The implication seems to be that, for Haggis, opposition to removal means lack of historical awareness. This is an obvious fallacy.

Haggis may believe that by not directly laying out a case against removal, my analysis is artificial and pseudointellectual. He is here, again, unjustified. I really don’t believe that the behavior of these protestors is in any way normal or mundane. That’s why stories like these are important. The protestors don’t have a platform of statistical or logical evidence to support their claims. They assume that a commitment to egalitarianism and social justice is the highest and only ethic in the pursuit of the community’s welfare. They attack those who question their methods as White Supremacist sympathizers, racists, or slavery apologists. This sort of behavior stinks to me of something lazy and rotten underlying the ideological presuppositions of its actors.

Clearly, Haggis missed the point of my original article. I’m happy to debate anyone on a topic related to Silent Sam. But what I’d really like to do is help our friends over at Asterisk.

Over the next two years, I will continue to be a writer here at Carolina. I will continue to expose the silliness of those who demand conformity in the name of political correctness. So, I think it would be best if we could somehow ease the agitation of our leftist counterparts going forward: We at The Carolina Review are willing to categorically endorse the removal of Silent Sam under the condition that we sell it to a private collection and use the funds to construct a giant safe space in its place for the Asterisk Mag writing staff. The safe space must include soothing ocean tunes to drown out dissenting opinions. It must also include several boxes of tissues to soak up the tears of you beautiful snowflakes. Finger-painting classes should take place between 3-5 pm. From now on, the Review will send a letter of warning ahead of each new article it puts out. This new space will give Asterisk writes the opportunity to huddle together when the articles are published, share about their feelings, and work through the trauma together.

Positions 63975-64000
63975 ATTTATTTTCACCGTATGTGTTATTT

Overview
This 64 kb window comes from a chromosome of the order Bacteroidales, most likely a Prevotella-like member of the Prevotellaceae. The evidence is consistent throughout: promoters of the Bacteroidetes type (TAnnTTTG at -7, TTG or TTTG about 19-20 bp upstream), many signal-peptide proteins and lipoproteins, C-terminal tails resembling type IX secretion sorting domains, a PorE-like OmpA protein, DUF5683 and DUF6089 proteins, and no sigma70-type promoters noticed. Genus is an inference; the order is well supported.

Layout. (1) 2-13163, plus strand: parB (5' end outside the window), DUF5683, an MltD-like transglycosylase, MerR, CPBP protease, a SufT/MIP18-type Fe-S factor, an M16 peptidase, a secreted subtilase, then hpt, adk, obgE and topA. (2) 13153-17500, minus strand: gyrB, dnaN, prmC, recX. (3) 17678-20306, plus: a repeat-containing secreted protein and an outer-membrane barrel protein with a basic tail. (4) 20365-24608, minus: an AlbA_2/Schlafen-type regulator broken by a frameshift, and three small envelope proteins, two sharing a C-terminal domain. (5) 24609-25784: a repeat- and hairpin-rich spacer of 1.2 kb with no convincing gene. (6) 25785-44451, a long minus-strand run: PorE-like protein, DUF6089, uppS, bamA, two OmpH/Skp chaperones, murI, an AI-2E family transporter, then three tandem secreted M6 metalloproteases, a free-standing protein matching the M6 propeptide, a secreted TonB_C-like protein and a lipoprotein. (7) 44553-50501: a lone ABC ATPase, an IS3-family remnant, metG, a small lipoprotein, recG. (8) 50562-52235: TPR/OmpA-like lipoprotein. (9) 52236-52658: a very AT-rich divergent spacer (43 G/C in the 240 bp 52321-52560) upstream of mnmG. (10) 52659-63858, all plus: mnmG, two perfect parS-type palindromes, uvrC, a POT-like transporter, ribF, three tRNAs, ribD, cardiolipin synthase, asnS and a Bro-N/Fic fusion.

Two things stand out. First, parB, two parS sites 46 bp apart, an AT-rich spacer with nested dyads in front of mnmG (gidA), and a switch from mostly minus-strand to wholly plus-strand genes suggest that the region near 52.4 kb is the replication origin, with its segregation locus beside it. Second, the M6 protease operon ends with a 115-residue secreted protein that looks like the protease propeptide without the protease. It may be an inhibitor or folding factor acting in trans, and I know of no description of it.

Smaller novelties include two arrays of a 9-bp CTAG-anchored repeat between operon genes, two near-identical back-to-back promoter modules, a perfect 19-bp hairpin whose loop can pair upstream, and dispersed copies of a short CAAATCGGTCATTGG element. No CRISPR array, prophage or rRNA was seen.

To the writers at Asterisk: please contact the Review staff before the fall semester begins if this resolution seems equitable. We are happy to work with you, and will do our best to make you all feel safe and comfortable for the remainder of your time at Carolina.—-

Zach Kosnitzky


  1. In my article, I talk about Silent Sam for a few paragraphs, but my main argument has nothing to do with Silent Sam. My main argument, boiled down, is that campus conservative writing has no ideas, only reactions. You provide no response to this central argument in your article, even though based on its title your article was meant to respond to this very claim. I wish your response had addressed this, for I would like to know what you think about it.

    I don’t want to nitpick here, but I want to pull one quote from your article: “none of the students or faculty who have been alive for the last 100 odd years have experienced oppression at the hands of civically endorsed racial hierarchy either.” My article included the account of a former student, alive today, who experienced Jim Crow. Do you not consider Jim Crow, which was around much more recently than 100 years, an example of a civically endorsed racial heirarchy?


    1. Alex,
      Your ideas challenge the status quo. Conservative ideas usually do not. If you wish to challenge the status quo, the burden is on you to prove your plan is good. You base your claim about conservative writers on my article reacting to SS protests. This article is a reaction to that claim. It negates your points in favor of removal. We can all just keep throwing out ideas, but without a negative position, there is no debate.